1. This is an Execution First Appeal raising a question which is by no means infrequent and which is constantly accompanied with difficulties of solution. The learned Judge from whose order the appeal is brought rightly says that it is not free from difficulty. He evidently felt doubts himself. The only criticism which one can pass upon his judgment is that lie relied upon somewhat antiquated reports, in the face of some recent decisions by Benches of this Court. The question is whether a mortgagee who has obtained a simple money decree, has obtained such decree in satisfaction of a claim arising under his mortgage within the meaning of Order XXXIV, Rule 14, of the Code of Civil Procedure, so as to present him from bringing the mortgaged property to sale in execution of his decree. The lower court has decided the question against the mortgagee, who appeals. It seems superfluous in these days to point out once more that this provision in the first schedule to the Code supplements old Section 99 of the Transfer of Property Act in a modified form, more favourable, if that be an appropriate expression, to the mortgagee, and the principle aimed at, and the mischief sought to be avoided, by this enactment is that, inasmuch as equity has always leaned against any attempt to clog or destroy the equity of redemption, a mortgagee who has substituted mortgagee rights may not, give the go-by to the mortgage and the rights given by the mortgage against the security, and obtain a simple money decree and then endeavour to sell under the decree the property originally mortgaged, and by becoming purchaser, acquire the proprietorship unencumbered by the equity of redemption. Recent cases in this Court have clearly established the principles on which this provision should be applied. On one side of the line there is the decision in the case of Kadma Pasin v. Muhammad Ali (1919) I.L.R. 41 All. 399, decided by my brother PIGGOTT and myself. There the decree had been obtained upon an agreement which had been entered into not in substitution of or modification of but to supplement the mortgage-deed. 'I cannot do better than quote, as I quoted in my judgment in that case, the statement of the Subordinate Judge. He says: 'It seems to me to be drawing an unjustifiably subtle distinction to say that the claim arose, not under the mortgage, but under the separate agreement, when that agreement was made as a direct consequence of the mortgage, and as a means of giving effect to the conditions of the mortgage.' On the other side of the line are two recent decisions: one, the case of Chedi Lal v. Saadat-un-nissa Bibi (1916) I.L.R. 39 All. 36, to which also I was a party, where it was held that the bar created by Rule 14 of Order XXXIV did not apply where the mortgage had become extinct by the expiration of time; and the other, the case of Suraj Narain Singh v. Jagbali Shukul (1920) I.L.R. 42 All. 566, where my brothers Tudball and Sulaiman after examining into the facts of the case, held that the bar did not apply because the mortgagee seeing the force of the mortgagor's contention that the mortgage was not enforceable, had to abandon his claim under the mortgage. The vital words of Rule 14 are these: 'In satisfaction of a claim arising under the mortgage.' It clearly contemplates an existing surviving mortgage. It clearly does not contemplate a claim when the mortgage has ceased to exist. It would require words such as 'arising out of,' or 'in relation to,' in order to give such an effect to the provision. The duty of the court, therefore, in all these cases and in this case - the task is by no means a simple one - is to examine all the circumstances, and particularly the conduct of the parties where there has been previous litigation over the mortgage. Shortly stated, the circumstances of this case are that the mortgage was granted for sir land and also certain zamindari. In breach of the provisions of the Agra Tenancy Act the mortgagee carried out the usufruct, so far as the air land is concerned, by leaving the proprietor or mortgagor in possession under a rent agreement in which the rent had not been fixed as required by the Agra Tenancy Act. Presumably the rent, if fixed, would have been insufficient co compensate the mortgagee, and the arrangement appears to have been in the nature of a collusive one, so familiar in these courts, to defeat the provisions of the Statute. Controversy having arisen in the Revenue Court, the kabuliat was declared to be invalid. In addition to this the mortgagor failed to hand over possession of all the property. The result was to leave the mortgagee in considerable difficulty. Ho might have contented himself with suing for a simple money decree upon the covenant in the mortgage. He did not do that; but he sued in the Civil Courts for compensation, alleging the original loan, the unpaid rent, the failure to give possession, and, stated shortly in commercial language, the general loss of his security. The plaint was very badly framed and if the gentleman responsible for it had wanted to make the position of the mortgagee as difficult as possible, he could not have done better. The defendant, who is now respondent, attacked the validity of the mortgage in his written statement. There wore other defendants, minor members of the mortgagor's family, who even disputed its validity on the ground of want of legal necessity; but in the result the parties went to arbitration, and the matter ended in an award which was eventually filed as a decree. Both parties in the appeal before us have relied upon the award and the proceedings in arbitration in support of their case. Without going into detail I have come to the conclusion that the parties before the arbitrator treated the mortgage as no longer in existence or as no longer effective as a valid security, and that the award was made upon that basis. The arbitrator took into account the profits enjoyed by the mortgagee in the past, the rents or rent payable by the mortgagor and debited the decree-holder with the possession to the extent to which he had enjoyed it as against the mortgagor, dealing however, in my view, with that possession only as an item on the other side of the account. In passing, I might Bay that it must be taken at the result of our decision that the appellant is not in possession either as mortgagee or under any legal title; that he can be ejected, and that he is completely estopped from setting up any claim to possession. Mr. Narain Frasad Ashthana urged upon us with great force that there had been no legal decision, as there had been in the authorities I have referred to, denouncing or destroying the validity of the mortgage as such and that the appellant still had mortgagee rights open to him to exercise, if ho saw fit. It is en this part of the case, in my opinion, that the respondent's case breaks down. It seems to me that the decree enforcing the award in this case has put it out of the power of the mortgagee for all time to assert the existence of the mortgage or the survival of any mortgagee rights. The legal character of his claim to which the arbitrator has given, effect, cannot be better stated than was stated by Mr. Justice Straigat in his judgment in the case of Mahesh Singh v. Chauharja Singh Weekly-Notes 1882 p. 31. He says: 'It was true that the relief prayed for in the plaint was not precisely asked in this form; but in treating the suit as one for damages, it could be determined upon a cause of action disclosed on the face of the pleadings and in accordance with the evidence given in the case. In estimating the measure of damages to be decreed, the principal sum with interest at the rate specified in the contract might fairly be taken as a reasonable guide.' The case chiefly relied upon by the Judge in the Court below, Narsingh Das v. Musammat Munna (1909) 6 A.L.J. 731, was decided before the change in the law made by the order which we are now interpreting, I, have, therefore, come to the conclusion on the special circumstances of this case, and not without some hesitation, that the appeal succeeds and that the mortgagee is entitled to execute his decree against the property in question.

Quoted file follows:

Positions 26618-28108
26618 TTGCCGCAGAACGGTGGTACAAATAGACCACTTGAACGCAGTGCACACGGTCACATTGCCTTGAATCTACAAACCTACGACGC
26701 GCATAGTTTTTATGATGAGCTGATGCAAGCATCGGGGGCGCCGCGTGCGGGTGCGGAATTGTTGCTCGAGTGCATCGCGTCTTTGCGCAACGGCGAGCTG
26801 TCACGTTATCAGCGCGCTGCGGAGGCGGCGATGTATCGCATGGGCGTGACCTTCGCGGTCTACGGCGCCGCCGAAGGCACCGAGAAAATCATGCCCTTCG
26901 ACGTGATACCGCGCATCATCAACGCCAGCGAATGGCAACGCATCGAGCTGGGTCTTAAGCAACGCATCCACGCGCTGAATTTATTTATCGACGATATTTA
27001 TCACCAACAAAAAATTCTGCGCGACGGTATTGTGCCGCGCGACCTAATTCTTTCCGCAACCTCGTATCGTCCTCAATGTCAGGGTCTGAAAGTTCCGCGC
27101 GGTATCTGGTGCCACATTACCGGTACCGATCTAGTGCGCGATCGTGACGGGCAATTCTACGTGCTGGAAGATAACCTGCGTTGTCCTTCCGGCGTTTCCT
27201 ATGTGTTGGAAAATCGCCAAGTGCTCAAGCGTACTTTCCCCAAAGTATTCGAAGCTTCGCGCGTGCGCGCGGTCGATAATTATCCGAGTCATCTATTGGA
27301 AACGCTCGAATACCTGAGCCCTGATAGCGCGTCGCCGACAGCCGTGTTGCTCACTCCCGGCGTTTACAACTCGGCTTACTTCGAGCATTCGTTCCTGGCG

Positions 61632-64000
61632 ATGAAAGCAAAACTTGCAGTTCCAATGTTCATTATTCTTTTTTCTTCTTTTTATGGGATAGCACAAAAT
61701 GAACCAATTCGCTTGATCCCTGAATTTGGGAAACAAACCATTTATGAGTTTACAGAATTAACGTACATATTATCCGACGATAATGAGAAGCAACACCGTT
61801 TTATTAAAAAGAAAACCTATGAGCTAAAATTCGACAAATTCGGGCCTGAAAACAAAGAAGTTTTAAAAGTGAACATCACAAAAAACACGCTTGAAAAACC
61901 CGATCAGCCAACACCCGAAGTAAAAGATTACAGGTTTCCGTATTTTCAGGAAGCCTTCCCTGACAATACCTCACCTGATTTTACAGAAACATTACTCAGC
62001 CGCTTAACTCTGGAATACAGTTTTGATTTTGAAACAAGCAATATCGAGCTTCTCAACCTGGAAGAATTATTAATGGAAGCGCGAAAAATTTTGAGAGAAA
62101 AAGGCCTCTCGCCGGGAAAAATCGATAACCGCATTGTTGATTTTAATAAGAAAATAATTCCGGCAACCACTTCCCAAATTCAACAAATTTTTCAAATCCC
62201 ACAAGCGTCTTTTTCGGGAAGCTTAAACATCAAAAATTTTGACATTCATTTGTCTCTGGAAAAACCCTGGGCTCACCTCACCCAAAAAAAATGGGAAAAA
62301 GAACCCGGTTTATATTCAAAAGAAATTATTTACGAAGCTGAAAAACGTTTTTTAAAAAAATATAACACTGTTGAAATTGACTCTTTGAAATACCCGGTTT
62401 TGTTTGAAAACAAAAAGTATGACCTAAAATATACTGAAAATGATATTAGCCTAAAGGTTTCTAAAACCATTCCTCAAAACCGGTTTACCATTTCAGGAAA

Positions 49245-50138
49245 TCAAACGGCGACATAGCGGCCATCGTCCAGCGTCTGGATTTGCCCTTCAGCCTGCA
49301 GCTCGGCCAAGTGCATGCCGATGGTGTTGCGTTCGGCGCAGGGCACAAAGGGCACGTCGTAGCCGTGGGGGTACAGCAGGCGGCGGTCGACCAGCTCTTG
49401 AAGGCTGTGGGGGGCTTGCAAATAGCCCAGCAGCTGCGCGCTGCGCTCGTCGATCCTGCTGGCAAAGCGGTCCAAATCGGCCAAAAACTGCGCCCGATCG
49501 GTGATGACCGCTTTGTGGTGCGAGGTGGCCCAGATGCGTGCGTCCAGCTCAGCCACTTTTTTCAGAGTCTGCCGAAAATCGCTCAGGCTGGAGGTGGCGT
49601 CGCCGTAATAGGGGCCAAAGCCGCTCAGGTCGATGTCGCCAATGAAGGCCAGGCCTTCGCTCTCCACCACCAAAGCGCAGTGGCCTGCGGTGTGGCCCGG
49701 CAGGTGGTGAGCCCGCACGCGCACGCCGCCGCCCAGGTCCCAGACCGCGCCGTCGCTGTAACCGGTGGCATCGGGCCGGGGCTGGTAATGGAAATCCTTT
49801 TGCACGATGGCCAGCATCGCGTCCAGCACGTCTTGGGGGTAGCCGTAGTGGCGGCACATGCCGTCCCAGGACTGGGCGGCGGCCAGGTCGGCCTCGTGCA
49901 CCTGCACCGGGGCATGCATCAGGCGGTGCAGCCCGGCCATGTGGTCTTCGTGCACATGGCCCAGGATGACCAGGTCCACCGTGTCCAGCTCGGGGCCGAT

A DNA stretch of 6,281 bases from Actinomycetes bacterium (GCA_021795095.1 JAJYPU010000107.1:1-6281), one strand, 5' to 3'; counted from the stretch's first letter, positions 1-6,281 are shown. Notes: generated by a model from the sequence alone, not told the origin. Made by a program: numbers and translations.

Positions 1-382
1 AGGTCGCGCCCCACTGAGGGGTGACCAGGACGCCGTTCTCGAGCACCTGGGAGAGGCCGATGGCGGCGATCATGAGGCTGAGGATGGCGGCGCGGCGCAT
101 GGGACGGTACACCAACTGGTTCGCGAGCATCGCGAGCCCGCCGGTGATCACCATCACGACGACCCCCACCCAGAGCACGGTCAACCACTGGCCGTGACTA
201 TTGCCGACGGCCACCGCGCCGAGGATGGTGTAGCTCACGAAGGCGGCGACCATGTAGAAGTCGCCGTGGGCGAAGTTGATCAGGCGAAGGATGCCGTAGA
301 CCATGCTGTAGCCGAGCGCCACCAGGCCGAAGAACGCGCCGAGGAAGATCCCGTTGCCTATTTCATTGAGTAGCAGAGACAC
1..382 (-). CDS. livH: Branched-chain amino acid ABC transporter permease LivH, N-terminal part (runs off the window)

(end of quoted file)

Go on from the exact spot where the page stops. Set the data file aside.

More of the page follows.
2. Order XXXIV, Rule 14, does not apply unless the decree obtained by the mortgagee is for the payment of money in satisfaction of the claim arising under the mortgage. It must be a subsisting mortgage and not one which by reason of the Row of time or any other like circumstance, has ceased to be enforceable by law. In the case before us it appears that the judgment-debtor, who is respondent, pleaded in the suit which was referred to arbitration, that the conditions of the mortgage were unenforceable in law and were totally void. Although the arbitrator has not said so in so many words, in my opinion he accepted that view and gave a money decree. That being so, the mortgage not being subsisting, and, having been found to be unenforceable in law, the case is clearly one which does not fall under Order XXXIV, Rule 14. The ruling in the case of Suraj Narain Singh v. Jagbali Shukul (1920) I.L.R. 42 All. 488 applies and in my opinion, therefore, this appeal should be allowed.
3. The order of the Court is that the appeal is allowed. The matter should be remitted to the Lower Court according to law in accordance with this judgment, and the appellant must have his costs.